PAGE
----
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Proceedings of the American Catholic Philosophical Association


published on January 6, 2017

Joshua Lee Harris
DOI: 10.5840/acpaproc20171558

Transcendental Multitude in Thomas Aquinas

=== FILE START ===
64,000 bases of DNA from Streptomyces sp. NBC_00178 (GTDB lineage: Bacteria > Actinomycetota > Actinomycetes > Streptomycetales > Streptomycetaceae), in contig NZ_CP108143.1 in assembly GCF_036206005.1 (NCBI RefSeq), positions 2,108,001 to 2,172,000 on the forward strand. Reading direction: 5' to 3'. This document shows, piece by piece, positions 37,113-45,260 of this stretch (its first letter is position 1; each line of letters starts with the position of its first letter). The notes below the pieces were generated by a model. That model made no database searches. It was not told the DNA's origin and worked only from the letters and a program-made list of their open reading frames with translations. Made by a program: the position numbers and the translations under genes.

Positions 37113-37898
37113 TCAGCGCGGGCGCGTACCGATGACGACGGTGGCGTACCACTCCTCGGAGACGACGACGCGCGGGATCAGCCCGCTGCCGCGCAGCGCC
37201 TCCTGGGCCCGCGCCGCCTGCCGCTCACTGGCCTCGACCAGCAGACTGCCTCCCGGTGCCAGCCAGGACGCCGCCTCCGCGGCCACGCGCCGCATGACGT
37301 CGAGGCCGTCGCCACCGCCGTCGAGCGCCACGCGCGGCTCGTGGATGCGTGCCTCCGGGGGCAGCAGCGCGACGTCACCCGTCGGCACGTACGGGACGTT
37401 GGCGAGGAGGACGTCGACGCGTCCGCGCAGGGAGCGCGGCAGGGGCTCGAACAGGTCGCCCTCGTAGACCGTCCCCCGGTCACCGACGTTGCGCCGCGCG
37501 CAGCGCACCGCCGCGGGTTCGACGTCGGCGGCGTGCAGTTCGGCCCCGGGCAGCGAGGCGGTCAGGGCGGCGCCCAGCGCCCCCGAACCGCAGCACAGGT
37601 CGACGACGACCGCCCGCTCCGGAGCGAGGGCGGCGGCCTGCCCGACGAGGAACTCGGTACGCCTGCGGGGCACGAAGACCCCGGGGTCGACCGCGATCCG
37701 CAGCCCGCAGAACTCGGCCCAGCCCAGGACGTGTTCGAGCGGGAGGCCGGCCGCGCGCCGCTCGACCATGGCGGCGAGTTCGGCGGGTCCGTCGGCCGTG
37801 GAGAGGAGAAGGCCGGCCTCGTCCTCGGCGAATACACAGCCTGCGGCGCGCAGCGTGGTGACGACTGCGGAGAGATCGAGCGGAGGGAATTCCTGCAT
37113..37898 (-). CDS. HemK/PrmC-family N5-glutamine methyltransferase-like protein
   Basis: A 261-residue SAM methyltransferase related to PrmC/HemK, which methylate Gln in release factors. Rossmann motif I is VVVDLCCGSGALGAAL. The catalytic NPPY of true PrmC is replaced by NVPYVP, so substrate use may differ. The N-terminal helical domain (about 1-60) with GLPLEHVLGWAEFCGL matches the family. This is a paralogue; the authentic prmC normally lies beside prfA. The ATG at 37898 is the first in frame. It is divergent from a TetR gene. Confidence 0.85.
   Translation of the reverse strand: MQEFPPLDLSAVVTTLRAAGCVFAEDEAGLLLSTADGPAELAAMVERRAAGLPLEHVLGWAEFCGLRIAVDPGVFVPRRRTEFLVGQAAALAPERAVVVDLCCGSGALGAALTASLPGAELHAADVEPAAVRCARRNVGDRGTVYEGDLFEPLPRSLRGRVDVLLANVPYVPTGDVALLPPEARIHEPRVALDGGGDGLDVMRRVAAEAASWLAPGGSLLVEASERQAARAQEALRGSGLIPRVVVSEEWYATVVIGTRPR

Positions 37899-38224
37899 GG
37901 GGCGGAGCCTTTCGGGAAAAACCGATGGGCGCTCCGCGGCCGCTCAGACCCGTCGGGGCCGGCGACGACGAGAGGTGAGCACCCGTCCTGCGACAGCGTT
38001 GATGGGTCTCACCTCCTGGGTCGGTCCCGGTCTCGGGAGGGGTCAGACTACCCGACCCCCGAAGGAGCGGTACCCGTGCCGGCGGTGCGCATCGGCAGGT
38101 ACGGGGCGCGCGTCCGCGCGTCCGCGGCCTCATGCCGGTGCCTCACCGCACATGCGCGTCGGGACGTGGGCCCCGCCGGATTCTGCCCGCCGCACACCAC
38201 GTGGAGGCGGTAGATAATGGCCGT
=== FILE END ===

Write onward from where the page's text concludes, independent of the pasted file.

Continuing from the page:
In this study, I consider the viability of what is perhaps one of the more “obscure” transcendentals in Aquinas’s work—that is, the concept of multitudo transcendens. This strange notion is mentioned explicitly (as a member of the transcendentia, that is) on four occasions in Aquinas’s oeuvre. Despite its apparent difficulties, i.e., the clear difficulties associated with claiming that ens is really convertible with both unum and multitudo, I suggest that Aquinas’s affirmation of multitudo as a transcendental is a conceptually coherent way of providing a compelling answer to a perennial problem in both ancient and modern philosophy: namely, the logical and metaphysical problem of doing justice to the seemingly equiprimordial notions of “the one” and “the many”—as harmonious perfections rather than competitive notions.